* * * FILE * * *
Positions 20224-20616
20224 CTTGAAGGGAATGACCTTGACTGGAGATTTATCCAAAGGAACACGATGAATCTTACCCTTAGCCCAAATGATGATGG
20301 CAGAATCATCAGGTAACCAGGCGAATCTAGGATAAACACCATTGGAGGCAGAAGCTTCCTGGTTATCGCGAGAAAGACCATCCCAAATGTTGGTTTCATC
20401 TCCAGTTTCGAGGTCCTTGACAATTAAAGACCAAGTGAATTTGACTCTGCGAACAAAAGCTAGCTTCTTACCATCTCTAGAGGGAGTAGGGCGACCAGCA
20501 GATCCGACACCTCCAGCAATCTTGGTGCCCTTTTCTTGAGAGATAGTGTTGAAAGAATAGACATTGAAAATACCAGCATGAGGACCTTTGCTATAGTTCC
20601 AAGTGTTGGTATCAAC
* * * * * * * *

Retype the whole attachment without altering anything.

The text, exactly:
Positions 20224-20616
20224 CTTGAAGGGAATGACCTTGACTGGAGATTTATCCAAAGGAACACGATGAATCTTACCCTTAGCCCAAATGATGATGG
20301 CAGAATCATCAGGTAACCAGGCGAATCTAGGATAAACACCATTGGAGGCAGAAGCTTCCTGGTTATCGCGAGAAAGACCATCCCAAATGTTGGTTTCATC
20401 TCCAGTTTCGAGGTCCTTGACAATTAAAGACCAAGTGAATTTGACTCTGCGAACAAAAGCTAGCTTCTTACCATCTCTAGAGGGAGTAGGGCGACCAGCA
20501 GATCCGACACCTCCAGCAATCTTGGTGCCCTTTTCTTGAGAGATAGTGTTGAAAGAATAGACATTGAAAATACCAGCATGAGGACCTTTGCTATAGTTCC
20601 AAGTGTTGGTATCAAC